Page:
Ben Kingsley disappears into every character he plays, and the quiet senior citizen he becomes in Jules is no exception. The fact that he has a mop of hair and no trace of a British accent should come as no surprise; this is an actor who has played everyone from Mahatma Gandhi to Salvador Dali, not to mention his wide range of fictional characters in films as diverse as The Wackness and House of Sand and Fog.

In Jules, writer Gavin Steckler and director Marc Turtletaub have given him a part he can play with, an understated senior citizen whose life has fallen into a routine. He shows up at his hometown’s weekly council meeting, where he repeats the same suggestions he has made countless times before, and tends to the azaleas in his garden. When a flying saucer crashes in his back yard he tries to tell someone—anyone—that an alien has landed on his property but no one believes him, so he goes about his business and tends to the simple needs of his visitor from afar.

In time, two women who know him from the weekly meetings become involved, and as they are played by Harriet Sansom Harris and Jane Curtin, they (like Kingsley) are not caricatures or archetypes but believable people with amusing traits and quirks.

Jules is a slight film but an enjoyable one. It reminded me of Robot and Frank (2012) which gave a good part to another veteran actor, Frank Langella. The resemblance is superficial, except that I’ve come to value any film that offers actors I like something offbeat to add to their resumé. By the way—and not so incidentally—Jules tells its story in a compact 90 minutes.

Leonard Maltin is one of the world’s most respected film critics and historians. He is best known for his widely-used reference work Leonard Maltin’s Movie Guide and its companion volume Leonard Maltin’s Classic Movie Guide, now in its third edition, as well as his thirty-year run on television’s Entertainment Tonight. He teaches at the USC School of Cinematic Arts and appears regularly on Reelz Channel and Turner Classic Movies. His books include The 151 Best Movies You’ve Never Seen, Of Mice and Magic: A History of American Animated Cartoons, The Great Movie Comedians, The Disney Films, The Art of the Cinematographer, Movie Comedy Teams, The Great American Broadcast, and Leonard Maltin’s Movie Encyclopedia. He served two terms as President of the Los Angeles Film Critics Association, is a voting member of the National Film Registry, and was appointed by the Librarian of Congress to sit on the Board of Directors of the National Film Preservation Foundation. He hosted and co-produced the popular Walt Disney Treasures DVD series and has appeared on innumerable television programs and documentaries. He has been the recipient of awards from the American Society of Cinematographers, the Telluride Film Festival, Anthology Film Archives, and San Diego’s Comic-Con International. Perhaps the pinnacle of his career was his appearance in a now-classic episode of South Park. (Or was it Carmela consulting his Movie Guide on an episode of The Sopranos?) He holds court at Follow him on Twitter and Facebook; you can also listen to him on his weekly podcast: Maltin on Movies. — [Artwork by Drew Friedman]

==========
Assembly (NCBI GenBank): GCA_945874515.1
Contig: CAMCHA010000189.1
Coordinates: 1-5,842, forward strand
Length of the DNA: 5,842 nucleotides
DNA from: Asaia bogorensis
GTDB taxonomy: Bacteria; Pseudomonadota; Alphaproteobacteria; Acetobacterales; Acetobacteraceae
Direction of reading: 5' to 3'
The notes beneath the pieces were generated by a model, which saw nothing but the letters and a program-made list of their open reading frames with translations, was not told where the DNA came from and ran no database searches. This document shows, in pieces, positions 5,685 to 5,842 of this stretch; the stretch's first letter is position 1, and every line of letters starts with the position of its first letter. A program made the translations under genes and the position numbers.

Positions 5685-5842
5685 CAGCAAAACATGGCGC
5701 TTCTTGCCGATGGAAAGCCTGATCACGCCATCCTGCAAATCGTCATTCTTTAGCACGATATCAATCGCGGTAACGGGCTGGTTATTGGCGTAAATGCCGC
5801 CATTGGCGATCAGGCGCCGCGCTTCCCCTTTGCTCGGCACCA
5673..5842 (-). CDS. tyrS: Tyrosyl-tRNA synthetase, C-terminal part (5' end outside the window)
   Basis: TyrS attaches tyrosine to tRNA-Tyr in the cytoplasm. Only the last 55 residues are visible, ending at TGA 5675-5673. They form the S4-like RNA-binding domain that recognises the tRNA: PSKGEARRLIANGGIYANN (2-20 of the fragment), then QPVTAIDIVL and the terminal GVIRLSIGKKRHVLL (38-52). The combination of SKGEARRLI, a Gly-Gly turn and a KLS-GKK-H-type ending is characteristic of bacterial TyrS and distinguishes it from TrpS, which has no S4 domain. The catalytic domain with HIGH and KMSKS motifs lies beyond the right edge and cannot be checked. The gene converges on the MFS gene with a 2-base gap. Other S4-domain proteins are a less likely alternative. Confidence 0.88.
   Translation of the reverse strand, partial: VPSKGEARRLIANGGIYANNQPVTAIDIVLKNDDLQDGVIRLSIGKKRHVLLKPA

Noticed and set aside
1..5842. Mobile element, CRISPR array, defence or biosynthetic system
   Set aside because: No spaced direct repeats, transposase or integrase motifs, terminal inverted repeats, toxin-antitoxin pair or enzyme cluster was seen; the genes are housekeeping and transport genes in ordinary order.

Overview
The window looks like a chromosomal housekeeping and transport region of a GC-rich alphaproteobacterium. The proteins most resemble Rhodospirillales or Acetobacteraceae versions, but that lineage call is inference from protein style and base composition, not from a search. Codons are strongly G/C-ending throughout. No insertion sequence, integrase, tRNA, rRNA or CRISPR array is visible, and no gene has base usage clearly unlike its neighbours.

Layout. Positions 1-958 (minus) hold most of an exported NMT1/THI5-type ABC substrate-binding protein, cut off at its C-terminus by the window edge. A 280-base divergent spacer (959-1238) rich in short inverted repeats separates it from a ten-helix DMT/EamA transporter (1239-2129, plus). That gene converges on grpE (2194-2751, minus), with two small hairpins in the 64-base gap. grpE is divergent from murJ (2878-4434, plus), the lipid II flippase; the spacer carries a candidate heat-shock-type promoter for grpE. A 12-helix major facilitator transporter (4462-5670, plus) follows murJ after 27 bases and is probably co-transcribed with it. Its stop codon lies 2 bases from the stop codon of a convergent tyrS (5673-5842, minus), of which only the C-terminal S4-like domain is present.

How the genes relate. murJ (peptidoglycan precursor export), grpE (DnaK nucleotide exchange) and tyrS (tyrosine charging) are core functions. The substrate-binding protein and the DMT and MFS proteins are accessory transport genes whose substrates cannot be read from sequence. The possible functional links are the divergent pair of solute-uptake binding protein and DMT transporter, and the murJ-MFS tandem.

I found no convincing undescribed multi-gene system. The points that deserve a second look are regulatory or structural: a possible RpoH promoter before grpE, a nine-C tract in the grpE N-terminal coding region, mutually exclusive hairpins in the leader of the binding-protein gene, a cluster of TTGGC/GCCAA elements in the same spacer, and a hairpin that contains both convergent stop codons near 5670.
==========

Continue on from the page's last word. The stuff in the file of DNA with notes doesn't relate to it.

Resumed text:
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May 2024